Jehovah’s Witnesses consider themselves as loving their neighbors when they go out and talk to people of various skin color and religion, but they are cautioned not to be friends with any of them unless they convert to the Watchtower. They also shun their own family members who do not agree with their religion. Like the priest and the Levite correctly portrayed in the story as “religious men,” Jehovah’s Witnesses likewise avoid those not of their own kind. Yes, I got the lesson of the story as I read it to my children, and it caused me to question the very religion to which I had recently converted. Their lesson backfired because in their indoctrination outside of that book, they weren’t filling me with compassion to be like “the good Samaritan,” but more like the religious men who left their broken neighbor for dead in the ditch — not based on skin color, of course, but on religious labels.

I know what it is to be harassed based on my skin color. I also know what it is to distrust someone else based on their religious label. Both of these prejudices are taught. Children left to themselves would not know such hate. Like Dr. King, I had a dream that my little children would one day live in a nation where they would not be judged by the color of their skin but by the content of their character. I still hold to that dream.

We are living in an era that makes it easier to spread hate. One “share” on social media and we can inform the world to join us in our mistrust of people of another race, religion, or political ideal. But we do have a choice to “share” hope instead of hate. The propaganda at the Kingdom Hall made me question how I could “love my neighbor as myself” when I was constantly bombarded with messages to hate them. If I was going to share any “gospel of peace” with them, I needed to see them as people and not just “worldly” targets for indoctrination into my religion, but the longer I remained in my protective bubble of “us vs. them,”  I feared losing the valuable sensitivity to prejudice I had gained in paying attention to the heroes of my youth like Martin Luther King, Jr.

Then I found myself between the holidays paying attention to this beautiful stanza out of a Christmas song first played at a Midnight Mass on Christmas Eve in 1847. I learned that it’s author, Placide Cappeau, rarely attended Mass himself but was commissioned by a local parish priest who appreciated his poetry. Later the song was omitted from services and attacked by the French Catholic Church based on false allegations that it’s composer was Jewish. Christians sing the lyrics given by a man who is in the annals of history as one outspoken against slavery and social injustice, yet he didn’t appear to carry the label of “Christian” himself.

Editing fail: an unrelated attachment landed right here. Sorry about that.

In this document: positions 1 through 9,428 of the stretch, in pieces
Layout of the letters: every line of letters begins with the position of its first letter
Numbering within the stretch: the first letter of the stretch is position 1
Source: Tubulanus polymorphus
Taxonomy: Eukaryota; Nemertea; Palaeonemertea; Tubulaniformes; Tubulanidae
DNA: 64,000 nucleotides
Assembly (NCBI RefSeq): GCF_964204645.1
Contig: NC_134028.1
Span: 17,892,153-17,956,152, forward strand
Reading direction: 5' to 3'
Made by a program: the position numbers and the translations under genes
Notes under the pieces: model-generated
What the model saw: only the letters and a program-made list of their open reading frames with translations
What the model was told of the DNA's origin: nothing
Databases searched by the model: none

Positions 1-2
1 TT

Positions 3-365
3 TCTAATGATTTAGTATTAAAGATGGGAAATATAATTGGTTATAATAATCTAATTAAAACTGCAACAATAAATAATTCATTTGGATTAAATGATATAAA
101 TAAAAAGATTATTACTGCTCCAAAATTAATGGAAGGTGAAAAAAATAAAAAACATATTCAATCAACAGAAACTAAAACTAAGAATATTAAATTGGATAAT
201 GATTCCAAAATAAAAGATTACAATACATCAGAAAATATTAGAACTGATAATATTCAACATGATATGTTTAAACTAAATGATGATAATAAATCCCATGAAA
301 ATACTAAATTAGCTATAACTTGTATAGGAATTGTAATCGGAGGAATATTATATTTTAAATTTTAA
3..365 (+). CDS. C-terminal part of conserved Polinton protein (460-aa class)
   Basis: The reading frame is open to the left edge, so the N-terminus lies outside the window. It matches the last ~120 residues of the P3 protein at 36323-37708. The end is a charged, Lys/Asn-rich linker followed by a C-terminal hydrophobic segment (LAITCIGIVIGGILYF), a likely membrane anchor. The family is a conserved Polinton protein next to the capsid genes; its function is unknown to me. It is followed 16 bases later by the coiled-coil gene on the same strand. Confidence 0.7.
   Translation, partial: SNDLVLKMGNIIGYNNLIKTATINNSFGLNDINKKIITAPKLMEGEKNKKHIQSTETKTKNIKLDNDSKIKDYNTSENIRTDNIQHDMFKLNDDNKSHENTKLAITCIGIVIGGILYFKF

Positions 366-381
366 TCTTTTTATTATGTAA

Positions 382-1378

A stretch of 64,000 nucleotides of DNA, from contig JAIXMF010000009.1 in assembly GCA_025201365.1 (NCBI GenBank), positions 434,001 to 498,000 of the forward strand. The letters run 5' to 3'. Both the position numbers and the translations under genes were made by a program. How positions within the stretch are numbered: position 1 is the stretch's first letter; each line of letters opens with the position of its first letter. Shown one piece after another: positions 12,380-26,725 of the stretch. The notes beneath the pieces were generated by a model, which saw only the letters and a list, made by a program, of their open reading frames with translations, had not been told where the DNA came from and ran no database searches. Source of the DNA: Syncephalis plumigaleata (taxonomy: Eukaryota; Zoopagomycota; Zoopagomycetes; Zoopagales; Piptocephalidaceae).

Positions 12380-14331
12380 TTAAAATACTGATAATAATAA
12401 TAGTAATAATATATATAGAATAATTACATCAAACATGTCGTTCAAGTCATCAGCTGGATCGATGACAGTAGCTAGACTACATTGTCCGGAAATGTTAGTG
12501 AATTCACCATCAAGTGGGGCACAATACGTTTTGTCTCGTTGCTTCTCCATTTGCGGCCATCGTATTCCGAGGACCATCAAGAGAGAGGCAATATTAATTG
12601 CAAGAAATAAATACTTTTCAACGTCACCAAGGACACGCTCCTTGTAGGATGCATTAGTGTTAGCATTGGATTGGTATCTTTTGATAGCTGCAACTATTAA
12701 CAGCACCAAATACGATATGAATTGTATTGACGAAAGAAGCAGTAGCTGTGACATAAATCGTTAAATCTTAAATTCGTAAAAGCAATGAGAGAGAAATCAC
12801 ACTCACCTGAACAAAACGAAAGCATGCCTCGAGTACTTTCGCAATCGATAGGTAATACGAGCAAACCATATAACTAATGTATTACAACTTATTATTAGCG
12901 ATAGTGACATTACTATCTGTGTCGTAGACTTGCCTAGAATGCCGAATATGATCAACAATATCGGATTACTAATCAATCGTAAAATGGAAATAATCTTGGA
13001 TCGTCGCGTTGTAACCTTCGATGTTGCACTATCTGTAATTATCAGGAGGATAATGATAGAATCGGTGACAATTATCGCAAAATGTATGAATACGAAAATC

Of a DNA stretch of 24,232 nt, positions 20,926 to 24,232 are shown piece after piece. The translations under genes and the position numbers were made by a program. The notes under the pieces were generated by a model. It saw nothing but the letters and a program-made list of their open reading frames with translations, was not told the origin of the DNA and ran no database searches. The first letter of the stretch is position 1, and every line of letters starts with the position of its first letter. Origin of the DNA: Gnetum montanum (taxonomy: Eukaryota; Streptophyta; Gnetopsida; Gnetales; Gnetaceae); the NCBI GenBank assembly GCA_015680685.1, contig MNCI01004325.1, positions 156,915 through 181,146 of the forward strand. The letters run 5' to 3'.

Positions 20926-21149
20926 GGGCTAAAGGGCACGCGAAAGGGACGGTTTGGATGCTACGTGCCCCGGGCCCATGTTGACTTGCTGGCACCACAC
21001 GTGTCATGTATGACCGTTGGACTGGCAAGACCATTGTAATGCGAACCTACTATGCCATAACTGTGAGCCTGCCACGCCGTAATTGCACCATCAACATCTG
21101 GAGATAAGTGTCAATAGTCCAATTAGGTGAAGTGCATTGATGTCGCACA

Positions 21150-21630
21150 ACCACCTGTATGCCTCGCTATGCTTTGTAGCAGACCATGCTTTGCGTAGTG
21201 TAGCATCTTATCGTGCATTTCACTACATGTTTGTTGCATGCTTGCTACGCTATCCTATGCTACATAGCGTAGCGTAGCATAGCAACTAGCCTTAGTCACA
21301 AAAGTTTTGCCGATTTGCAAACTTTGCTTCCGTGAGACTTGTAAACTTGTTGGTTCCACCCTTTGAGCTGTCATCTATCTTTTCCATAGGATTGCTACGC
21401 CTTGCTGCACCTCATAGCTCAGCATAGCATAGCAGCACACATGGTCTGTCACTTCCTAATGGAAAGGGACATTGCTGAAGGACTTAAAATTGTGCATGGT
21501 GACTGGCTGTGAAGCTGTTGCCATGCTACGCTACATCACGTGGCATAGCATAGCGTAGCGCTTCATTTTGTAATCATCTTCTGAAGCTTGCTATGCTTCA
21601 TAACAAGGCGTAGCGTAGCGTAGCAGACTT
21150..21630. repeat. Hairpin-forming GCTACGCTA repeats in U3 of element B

“Truly He taught us to love one another;
His law is love and His Gospel is peace.
Chains shall He break for the slave is our brother
And in His Name all oppression shall cease.”

Of course Jehovah’s Witnesses did not sing that song during the month of December, but millions in churches stood up to declare it’s verses in praise of the night recognized as Our Dear Savior’s birth. If still alive, the man who penned those words likely would not be standing up in church to sing them with the congregated throngs. Though also reported to be an atheist, sounds to me like Cappeau understood the role of those who claim to follow Christ. And I pause to ask myself, fellow Christians, and Jehovah’s Witnesses this question: when we put on the armor of God, do we remember that our feet are to be shod “with the preparation of the gospel of peace?” (Ephesians 6:15) Or are we so well armored we’re more eager to go into battle with “the other” by demonizing their creed? 

“Chains shall He break for the slave is our brother
And in His Name all oppression shall cease.”

Who breaks the chains? And who makes oppression cease? Will we end oppression by gathering to ourselves more troops to hate with us? Is that the example of the One who laid down His own life? I find it curious that it was a lapsed Catholic turned atheist that lifted up Jesus in his own era and the church is still being stirred by his words today. Cappeau was not commissioned to convert us, but he did follow the course of lifting up Jesus so that He could draw men to Himself (John 12:32). Maybe that is all we’re called to do as well. Share HOPE, not HATE.

March peacefully in 2018.

If you are interested in reading more about how Martin Luther King, Jr influenced me while growing up, please see my article “The Author of Our Faith Stories

Keep yourself in God’s love,